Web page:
Windows Vista: In-the-Box Backup SoftwareI'm not going to discuss the backup software that comes with XP because (1) with one-exception, noted below, Vista's software is much better, and it's unacceptable, and (2) Vista has been Microsoft's current OS for over a year.
Vista comes with four backup systems:
- Vista Business, Ultimate, and Enterprise include Complete PC Backup which, near as I can tell, works perfectly. The unfortunate thing about it is that it writes everything to a VHD (Virtual Hard Disk) file, so you can't directly examine it to reassure yourself that it worked. You're supposed to be able to open a VHD file with Microsoft's Virtual PC (a free download), but I couldn't get that to work (weird error messages). Some people have reported success in taking the VHDmount command from Virtual Server (separate download and install) and running it on Vista (or maybe XP), but I didn't try that.
(31-Jan-2008 update) I don't think I was right about Virtual PC; mounting a VHD isn't something it's supposed to do, near as I can tell. But, I did install VHDmount by downloading Virtual Server (free), choosing to custom-install it, selecting only VHDmount to be installed, and then running VHDmount on the VHD file written by Complete PC Backup. Worked perfectly. So, if you're willing to install and use VHDmount (you don't have to use Virtual Server, or even install the whole thing), there is a way to verify that your backup was written and to restore individual files.
Complete PC Backup doesn't have a built-in scheduler, but you can schedule it from the Task Scheduler, which is on the Administrative Tools menu. Choose Create Basic Task, enter a name and set the time, enter "wbadmin" for program, and "start backup -backupTarget:F: -include:C: -quiet" in the arguments field, assuming you want to back up drive C to drive F. On the next panel check "Open the Properties dialog for this task when I click Finish" and, when it opens, check "Run with highest privileges".
To my way of thinking, even though Complete PC Backup seemed to work (I never tried a restore), that ordinary users (who don't install VHDmount) have no way to check its output is a serious defect. Also, and probably for the same reason, you can't restore individual files; you can only use the VHD file, all of it, during a fresh install. So, it fails my Minimum Requirements for Backup Software (see above), unless you install VHDmount.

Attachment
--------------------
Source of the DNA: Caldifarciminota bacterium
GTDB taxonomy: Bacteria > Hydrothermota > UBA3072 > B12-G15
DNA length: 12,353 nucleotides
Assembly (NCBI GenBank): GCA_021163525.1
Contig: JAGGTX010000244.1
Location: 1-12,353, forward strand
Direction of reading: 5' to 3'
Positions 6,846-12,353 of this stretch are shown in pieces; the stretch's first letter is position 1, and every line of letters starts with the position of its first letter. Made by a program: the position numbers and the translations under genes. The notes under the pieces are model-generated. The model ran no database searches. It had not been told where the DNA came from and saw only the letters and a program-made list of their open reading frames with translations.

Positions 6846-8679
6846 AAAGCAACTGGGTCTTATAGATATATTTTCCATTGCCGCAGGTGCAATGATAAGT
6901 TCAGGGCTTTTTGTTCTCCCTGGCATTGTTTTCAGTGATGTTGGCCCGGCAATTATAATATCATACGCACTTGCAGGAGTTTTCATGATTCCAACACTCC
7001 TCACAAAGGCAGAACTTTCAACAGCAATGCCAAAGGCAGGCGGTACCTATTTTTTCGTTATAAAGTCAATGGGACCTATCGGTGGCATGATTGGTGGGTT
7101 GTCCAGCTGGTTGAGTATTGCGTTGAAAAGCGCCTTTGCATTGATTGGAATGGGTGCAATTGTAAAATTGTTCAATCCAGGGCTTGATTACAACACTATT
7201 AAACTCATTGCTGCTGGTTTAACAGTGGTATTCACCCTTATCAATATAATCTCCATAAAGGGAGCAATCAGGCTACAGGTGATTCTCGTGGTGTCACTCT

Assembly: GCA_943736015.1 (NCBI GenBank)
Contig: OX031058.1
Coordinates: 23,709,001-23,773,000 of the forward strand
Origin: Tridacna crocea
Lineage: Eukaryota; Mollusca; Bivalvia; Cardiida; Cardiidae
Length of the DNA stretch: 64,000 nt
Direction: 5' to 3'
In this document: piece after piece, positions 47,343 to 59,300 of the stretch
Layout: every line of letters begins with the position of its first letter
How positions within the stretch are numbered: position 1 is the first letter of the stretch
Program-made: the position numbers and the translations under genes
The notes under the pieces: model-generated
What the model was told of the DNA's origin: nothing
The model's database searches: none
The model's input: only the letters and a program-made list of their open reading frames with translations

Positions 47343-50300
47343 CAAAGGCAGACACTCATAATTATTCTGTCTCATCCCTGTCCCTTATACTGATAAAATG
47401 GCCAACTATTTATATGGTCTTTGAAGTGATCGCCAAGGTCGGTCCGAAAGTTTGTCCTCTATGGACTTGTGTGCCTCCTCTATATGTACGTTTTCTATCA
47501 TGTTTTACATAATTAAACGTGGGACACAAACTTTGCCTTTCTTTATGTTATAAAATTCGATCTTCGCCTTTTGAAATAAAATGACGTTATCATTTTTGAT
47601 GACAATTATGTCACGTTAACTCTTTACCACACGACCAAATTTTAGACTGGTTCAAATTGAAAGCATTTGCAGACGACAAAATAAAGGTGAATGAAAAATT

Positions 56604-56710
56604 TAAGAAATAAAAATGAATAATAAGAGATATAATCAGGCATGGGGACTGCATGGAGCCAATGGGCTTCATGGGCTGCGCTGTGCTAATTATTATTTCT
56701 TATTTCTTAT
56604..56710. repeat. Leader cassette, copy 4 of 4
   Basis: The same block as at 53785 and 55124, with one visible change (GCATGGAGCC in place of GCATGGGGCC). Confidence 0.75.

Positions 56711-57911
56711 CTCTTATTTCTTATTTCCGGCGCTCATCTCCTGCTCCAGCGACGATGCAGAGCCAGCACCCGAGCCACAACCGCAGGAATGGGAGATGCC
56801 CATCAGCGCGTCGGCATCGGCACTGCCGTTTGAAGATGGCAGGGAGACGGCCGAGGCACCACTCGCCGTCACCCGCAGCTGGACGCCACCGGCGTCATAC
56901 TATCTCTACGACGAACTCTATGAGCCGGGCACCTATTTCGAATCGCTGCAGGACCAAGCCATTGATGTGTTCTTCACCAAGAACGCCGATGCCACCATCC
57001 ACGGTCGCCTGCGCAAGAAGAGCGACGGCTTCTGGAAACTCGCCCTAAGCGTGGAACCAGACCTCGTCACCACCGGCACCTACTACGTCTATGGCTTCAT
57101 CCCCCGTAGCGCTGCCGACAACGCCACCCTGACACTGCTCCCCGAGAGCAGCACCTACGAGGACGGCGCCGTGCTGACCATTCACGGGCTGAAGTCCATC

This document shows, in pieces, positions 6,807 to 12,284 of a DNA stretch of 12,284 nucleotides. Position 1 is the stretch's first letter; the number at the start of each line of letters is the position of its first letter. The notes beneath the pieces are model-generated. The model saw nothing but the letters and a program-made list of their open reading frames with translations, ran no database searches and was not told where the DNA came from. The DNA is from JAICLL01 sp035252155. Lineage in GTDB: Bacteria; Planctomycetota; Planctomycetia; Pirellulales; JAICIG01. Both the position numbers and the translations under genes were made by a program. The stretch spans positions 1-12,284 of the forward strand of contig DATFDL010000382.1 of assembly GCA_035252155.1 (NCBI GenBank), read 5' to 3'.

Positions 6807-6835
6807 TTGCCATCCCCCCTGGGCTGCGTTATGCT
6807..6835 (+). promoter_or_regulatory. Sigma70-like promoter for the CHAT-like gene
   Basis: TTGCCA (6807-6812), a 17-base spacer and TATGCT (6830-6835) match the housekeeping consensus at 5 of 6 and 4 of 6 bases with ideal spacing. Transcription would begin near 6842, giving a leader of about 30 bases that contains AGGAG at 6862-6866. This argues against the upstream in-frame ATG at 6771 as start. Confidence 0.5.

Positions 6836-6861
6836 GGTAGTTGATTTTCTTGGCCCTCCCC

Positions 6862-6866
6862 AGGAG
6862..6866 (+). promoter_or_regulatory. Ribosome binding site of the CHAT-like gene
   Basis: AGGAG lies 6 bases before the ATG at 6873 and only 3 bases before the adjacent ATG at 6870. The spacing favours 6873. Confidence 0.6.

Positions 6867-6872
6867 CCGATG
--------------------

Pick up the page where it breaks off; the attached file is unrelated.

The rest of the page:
- All versions (I think) of Vista come with Back Up Files, which allows you to back up various categories of files (e.g., pictures, music, e-mail) to drives, CDs/DVDs, and across a network. There's no information about what actually gets backed up, but there is a statement that if you check "Additional files" you get more. You have no idea whether your Wiggly Write or Dipsey Doodler application files are going to get backed up. When someone complained on an online forum to Microsoft, the response was that they could ZIP the questionable files first, since ZIP files are backed up. They rightly responded that this was beneath stupid.
So, Back Up Files fails my Minimum Requirements for Backup Software. (I still use it because my computer happens to have four mostly unused drives inside it, but I don't count it as part of my backup plan.)
With the more advanced versions of Vista, you can run Back Up Files automatically according to a schedule you set.
- System Restore can prevent against some User Errors and Computer Failures. It takes a snapshot so your system can be rolled back to a previous point. Only system files are backed up—no user data. It's nice to have, but doesn't address the real problem, which is loss of your own data.
- Previous Versions uses a part of each drive to keep past versions of files that are changed, as many as will fit. There's no way to expand the allocated space or to keep the versions on an external drive. Also, you get versions only as far back as the most recent Back Up Files backup, which is listed among the versions. I'm not sure what happens if you've sent your Back Up Files drive elsewhere.